Reducing meat consumption worldwide to moderate levels could be the trick to check global warming and keep it below the 2C threshold. A new research that included surveys in 12 nations has claimed that policy interventions including meat tax and subsidy reforms are not viewed as "unfavourable" by the public as governments believe.
According to the study by Chatham House and Glasgow University, a reduction in global meat consumption could close the emissions gap by almost a quarter. It noted that livestock sector alone accounts for 15% of global emissions, equivalent to exhaust emissions from all vehicles around the world. By 2050, global meat consumption is expected to rise by 75%.
With meat consumption in developing economies rising rapidly – China, Brazil and India being among the world's largest and fastest growing countries – and if Western diet becomes the norm, a global rise in temperatures by 4C cannot be averted. The Western diet is "a four-degree diet". The rest of the world cannot afford to converge around such levels of excess, the study claimed.
Not only will reduced meat consumption check warming, it will indirectly benefit the health of consumers as well. In industrialised countries, the average person is already eating twice as much meat as is deemed healthy by experts. This is contributing to the rise of obesity and diseases like cancer and type-2 diabetes. The World Health Organization had recently shown that the consumption of processed meat causes colorectal cancer, while eating red meat is "probably carcinogenic to humans."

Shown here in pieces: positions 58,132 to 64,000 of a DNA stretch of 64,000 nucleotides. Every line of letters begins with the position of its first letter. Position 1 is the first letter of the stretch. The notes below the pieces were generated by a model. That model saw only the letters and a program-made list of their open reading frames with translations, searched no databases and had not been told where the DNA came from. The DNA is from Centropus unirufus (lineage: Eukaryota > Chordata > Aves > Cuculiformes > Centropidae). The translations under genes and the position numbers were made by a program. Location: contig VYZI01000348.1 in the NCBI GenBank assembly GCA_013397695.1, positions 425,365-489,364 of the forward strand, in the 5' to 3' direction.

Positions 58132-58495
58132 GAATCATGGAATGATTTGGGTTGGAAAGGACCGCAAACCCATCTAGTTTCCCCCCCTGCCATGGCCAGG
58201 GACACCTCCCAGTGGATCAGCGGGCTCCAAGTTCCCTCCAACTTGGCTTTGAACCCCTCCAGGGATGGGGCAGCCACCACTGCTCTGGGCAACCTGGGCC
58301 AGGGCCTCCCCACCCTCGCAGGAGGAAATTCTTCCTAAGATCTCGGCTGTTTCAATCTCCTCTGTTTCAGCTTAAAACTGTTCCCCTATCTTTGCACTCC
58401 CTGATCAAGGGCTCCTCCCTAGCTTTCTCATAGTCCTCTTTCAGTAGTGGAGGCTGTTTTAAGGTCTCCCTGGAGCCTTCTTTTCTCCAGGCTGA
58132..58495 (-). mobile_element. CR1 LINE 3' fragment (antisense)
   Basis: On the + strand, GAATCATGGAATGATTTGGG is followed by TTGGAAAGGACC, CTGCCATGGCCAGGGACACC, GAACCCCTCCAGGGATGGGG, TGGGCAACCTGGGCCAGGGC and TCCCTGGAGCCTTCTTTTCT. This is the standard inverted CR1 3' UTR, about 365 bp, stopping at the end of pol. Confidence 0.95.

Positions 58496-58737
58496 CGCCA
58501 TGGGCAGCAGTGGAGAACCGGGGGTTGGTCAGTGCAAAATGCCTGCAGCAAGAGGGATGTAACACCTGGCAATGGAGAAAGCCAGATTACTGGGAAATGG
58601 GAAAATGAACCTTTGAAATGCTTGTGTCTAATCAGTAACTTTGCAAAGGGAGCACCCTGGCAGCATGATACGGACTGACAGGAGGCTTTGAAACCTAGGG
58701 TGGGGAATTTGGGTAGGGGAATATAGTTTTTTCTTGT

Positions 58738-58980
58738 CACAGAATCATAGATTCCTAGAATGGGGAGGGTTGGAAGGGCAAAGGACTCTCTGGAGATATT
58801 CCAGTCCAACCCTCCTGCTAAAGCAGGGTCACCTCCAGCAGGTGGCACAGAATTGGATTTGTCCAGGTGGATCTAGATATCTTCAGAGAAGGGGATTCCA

"Governments overestimate the risk of public backlash and their inaction signals to publics that the issue is unimportant or undeserving of concern," said lead author Laura Wellesley, at Chatham House, pointing out that they found a general belief across cultures and continents that it is the role of the government to spearhead efforts to address "unsustainable consumption" of meat.
Stressing that this is not a call to convert to vegetarianism, but to converge around healthy levels of meat eating, Wellesley said that cutting subsidies for meat production was seen as both effective and popular. Livestock subsidies in the 34 Organisation for Economic Co-operation and Development nations alone were $53bn (£35bn) in 2013, including an average of $190 per cow.
Soft measures to change behaviour and interventionist policies will be needed to counter the influence of individual preference and habit, cultural customs and industry tactics to sell more meat, she said.
The authors recommend public awareness and effective government leadership to tackle unsustainable meat consumption, which is a necessity and key opportunity for win-win policy-making. Awareness will have to be created through information disseminated by trusted sources like the government, who should come out with policy interventions as well, they team found during the public survey.
On 30 November, most nations would meet in Paris to explore ways to limit climate change by forging a deal post-2020 to replace the Kyoto Protocol. The national plans submitted so far have raised a bleak picture on chances to avert a 2C rise in temperature. Disagreements between the rich and poor nations on funding and apportioning responsibilities threaten any substantial gains at Paris.